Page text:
Anna Smaill is the author of one book of poetry, The Violinist in Spring, but beyond that I don’t know much about her. Except that her debut fantasy novel is being called “What might be the most distinctive debut of the decade” by Tor.com, and “A melodic, immersive dystopian tale set in a London where writing is lost and song has replaced story” by Kirkus Reviews. And Pulitzer Prize-winner Geraldine Brooks calls it “”A highly original dystopian masterpiece, an intricately imagined, exquisitely invoked world in which music instills order and ravages individuality.”
Sounds like I need to check it out. It goes on sale in hardcover this week from Quercus Books.
After the end of a brutal civil war, London is divided, with slums standing next to a walled city of elites. Monk-like masters are selected for special schooling and shut away for decades, learning to write beautiful compositions for the chimes, played citywide morning and night, to mute memory and keep the citizens trapped in ignorance.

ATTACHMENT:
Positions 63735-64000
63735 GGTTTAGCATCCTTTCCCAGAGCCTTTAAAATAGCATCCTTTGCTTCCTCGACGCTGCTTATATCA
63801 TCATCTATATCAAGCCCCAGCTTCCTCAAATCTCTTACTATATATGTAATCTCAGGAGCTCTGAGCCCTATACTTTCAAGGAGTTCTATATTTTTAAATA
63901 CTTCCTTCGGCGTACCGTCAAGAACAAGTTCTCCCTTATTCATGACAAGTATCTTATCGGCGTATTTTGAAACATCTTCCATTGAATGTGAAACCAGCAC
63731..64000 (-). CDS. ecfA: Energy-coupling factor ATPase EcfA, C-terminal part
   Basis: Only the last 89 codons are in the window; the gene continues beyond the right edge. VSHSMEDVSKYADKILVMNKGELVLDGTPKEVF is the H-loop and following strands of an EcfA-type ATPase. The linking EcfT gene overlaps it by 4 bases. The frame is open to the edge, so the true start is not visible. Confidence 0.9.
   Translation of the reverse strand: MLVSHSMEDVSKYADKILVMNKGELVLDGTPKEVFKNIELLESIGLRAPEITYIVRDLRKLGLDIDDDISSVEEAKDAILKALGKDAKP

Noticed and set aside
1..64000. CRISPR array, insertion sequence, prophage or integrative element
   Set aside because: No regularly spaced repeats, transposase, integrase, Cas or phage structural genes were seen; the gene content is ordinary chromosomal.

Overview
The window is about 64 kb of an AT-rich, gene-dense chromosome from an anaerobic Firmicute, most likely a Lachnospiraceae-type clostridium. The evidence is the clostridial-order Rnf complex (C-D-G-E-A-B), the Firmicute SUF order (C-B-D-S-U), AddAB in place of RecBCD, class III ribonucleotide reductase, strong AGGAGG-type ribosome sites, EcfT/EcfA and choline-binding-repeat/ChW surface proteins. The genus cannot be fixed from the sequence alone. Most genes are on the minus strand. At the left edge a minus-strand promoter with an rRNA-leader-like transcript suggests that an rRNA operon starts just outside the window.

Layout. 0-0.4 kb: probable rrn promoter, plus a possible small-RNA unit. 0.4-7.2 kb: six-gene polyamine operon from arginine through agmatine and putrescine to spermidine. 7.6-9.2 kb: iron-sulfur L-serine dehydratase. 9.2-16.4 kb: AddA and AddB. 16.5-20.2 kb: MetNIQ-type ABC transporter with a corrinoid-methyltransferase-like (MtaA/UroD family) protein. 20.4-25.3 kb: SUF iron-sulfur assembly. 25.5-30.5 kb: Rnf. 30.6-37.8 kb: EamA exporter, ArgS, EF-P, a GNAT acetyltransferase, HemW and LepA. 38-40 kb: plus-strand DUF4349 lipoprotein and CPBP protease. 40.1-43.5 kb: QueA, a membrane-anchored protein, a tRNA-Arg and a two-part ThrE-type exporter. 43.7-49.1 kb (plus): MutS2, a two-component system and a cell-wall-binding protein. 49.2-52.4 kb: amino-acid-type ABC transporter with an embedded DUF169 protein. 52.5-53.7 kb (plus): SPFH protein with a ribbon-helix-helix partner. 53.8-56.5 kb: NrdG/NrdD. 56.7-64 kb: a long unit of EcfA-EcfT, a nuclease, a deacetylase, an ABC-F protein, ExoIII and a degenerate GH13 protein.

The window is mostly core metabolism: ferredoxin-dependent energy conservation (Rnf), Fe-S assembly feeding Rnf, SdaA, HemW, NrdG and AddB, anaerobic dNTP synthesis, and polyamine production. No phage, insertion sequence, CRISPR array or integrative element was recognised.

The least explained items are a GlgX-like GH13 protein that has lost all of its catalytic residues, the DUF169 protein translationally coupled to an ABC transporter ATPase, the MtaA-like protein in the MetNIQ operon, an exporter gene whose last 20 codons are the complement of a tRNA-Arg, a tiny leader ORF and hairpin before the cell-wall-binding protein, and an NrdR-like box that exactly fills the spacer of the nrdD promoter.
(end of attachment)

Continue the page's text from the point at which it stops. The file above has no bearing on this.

A young orphan named Simon arrives in London with nothing but the vague sense of a half-forgotten promise, to locate someone. What he finds is a new family — a gang of scavengers that patrols the underbelly of the city looking for valuable metal to sell. Drawn in by an enigmatic and charismatic leader, a blind young man named Lucien with a gift for song, Simon forgets entirely what originally brought him to the place he has now made his home.
In this alternate London, the past is a mystery, each new day feels the same as the last, and before is considered “blasphony.” But Simon has a unique gift — the gift of retaining memories — that will lead him to discover a great injustice and take him far beyond the meager life as a member of Lucien’s gang. Before long he will be engaged in an epic struggle for justice, love, and freedom.
The Chimes will be published by Quercus on May 3, 2016. It is 287 pages, priced at $26.99 in hardcover and $12.99 for the digital edition. The cover artist is uncredited.